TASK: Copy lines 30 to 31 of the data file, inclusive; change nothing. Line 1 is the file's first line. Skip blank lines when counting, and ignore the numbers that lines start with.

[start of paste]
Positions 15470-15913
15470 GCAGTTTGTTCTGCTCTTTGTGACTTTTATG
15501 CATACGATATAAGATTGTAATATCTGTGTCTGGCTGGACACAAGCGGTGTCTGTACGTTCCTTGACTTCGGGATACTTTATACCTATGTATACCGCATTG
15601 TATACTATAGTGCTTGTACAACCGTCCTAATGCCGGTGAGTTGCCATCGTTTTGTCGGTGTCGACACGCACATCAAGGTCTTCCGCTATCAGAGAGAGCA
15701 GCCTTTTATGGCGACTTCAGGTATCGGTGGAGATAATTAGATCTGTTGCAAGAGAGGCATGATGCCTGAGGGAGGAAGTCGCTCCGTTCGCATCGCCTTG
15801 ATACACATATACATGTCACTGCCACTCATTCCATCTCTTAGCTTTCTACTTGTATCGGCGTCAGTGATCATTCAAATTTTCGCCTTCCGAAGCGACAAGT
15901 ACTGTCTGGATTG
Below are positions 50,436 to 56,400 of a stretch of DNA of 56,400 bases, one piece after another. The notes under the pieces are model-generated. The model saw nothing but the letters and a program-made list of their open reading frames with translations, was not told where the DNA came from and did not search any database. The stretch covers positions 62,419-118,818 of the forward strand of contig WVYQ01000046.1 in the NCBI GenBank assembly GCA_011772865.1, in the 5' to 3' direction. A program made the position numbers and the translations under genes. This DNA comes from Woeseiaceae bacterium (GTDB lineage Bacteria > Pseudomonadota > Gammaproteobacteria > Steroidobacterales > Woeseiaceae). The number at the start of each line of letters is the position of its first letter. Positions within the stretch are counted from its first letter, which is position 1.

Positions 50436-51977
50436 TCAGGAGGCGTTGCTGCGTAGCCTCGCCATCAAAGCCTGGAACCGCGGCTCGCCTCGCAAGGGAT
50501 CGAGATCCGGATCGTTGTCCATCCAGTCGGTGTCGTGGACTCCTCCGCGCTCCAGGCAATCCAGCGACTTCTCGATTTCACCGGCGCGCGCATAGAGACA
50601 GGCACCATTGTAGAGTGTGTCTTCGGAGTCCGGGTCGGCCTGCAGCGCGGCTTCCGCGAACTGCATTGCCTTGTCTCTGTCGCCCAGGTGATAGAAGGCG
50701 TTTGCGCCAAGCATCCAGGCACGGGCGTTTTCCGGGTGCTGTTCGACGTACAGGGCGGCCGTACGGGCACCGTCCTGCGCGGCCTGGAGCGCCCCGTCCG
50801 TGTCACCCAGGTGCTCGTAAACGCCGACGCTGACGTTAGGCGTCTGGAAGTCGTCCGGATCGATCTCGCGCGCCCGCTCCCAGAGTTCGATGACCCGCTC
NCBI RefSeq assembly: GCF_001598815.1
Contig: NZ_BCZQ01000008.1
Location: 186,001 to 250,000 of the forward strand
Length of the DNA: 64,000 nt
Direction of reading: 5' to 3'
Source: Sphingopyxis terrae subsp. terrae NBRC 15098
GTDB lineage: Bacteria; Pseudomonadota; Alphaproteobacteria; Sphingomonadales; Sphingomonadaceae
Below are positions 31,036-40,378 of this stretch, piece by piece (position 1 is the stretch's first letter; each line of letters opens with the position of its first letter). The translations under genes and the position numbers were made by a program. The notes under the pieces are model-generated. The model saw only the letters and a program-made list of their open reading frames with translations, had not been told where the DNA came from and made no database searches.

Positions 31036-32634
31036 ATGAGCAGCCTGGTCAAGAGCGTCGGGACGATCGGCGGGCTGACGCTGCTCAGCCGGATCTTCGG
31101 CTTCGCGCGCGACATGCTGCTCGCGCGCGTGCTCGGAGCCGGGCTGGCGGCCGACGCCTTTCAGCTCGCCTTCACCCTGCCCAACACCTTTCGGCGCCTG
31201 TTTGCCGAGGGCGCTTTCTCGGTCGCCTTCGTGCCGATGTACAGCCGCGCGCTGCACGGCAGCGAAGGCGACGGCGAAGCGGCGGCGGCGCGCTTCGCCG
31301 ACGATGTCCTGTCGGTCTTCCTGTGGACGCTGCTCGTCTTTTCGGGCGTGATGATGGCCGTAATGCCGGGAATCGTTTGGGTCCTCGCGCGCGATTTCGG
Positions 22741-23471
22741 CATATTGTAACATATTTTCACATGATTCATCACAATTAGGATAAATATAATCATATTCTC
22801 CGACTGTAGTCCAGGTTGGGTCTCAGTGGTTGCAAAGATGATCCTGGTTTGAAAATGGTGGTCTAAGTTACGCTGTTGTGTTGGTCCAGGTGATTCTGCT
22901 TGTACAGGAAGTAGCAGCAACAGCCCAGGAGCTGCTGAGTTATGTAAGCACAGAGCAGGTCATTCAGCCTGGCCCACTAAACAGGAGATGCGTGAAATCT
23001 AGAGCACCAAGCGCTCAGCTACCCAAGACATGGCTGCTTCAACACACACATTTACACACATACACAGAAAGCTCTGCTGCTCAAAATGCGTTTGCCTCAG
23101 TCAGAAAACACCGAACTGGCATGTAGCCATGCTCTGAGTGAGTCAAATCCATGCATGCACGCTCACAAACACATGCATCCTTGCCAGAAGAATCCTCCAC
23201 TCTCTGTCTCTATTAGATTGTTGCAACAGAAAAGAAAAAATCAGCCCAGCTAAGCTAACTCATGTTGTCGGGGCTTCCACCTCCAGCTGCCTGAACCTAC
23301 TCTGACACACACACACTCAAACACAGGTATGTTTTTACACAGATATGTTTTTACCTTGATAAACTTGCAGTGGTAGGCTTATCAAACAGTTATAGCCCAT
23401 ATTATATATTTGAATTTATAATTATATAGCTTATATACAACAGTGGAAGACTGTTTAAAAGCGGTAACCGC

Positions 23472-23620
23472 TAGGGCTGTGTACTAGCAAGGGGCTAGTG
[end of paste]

22801 CGACTGTAGTCCAGGTTGGGTCTCAGTGGTTGCAAAGATGATCCTGGTTTGAAAATGGTGGTCTAAGTTACGCTGTTGTGTTGGTCCAGGTGATTCTGCT
22901 TGTACAGGAAGTAGCAGCAACAGCCCAGGAGCTGCTGAGTTATGTAAGCACAGAGCAGGTCATTCAGCCTGGCCCACTAAACAGGAGATGCGTGAAATCT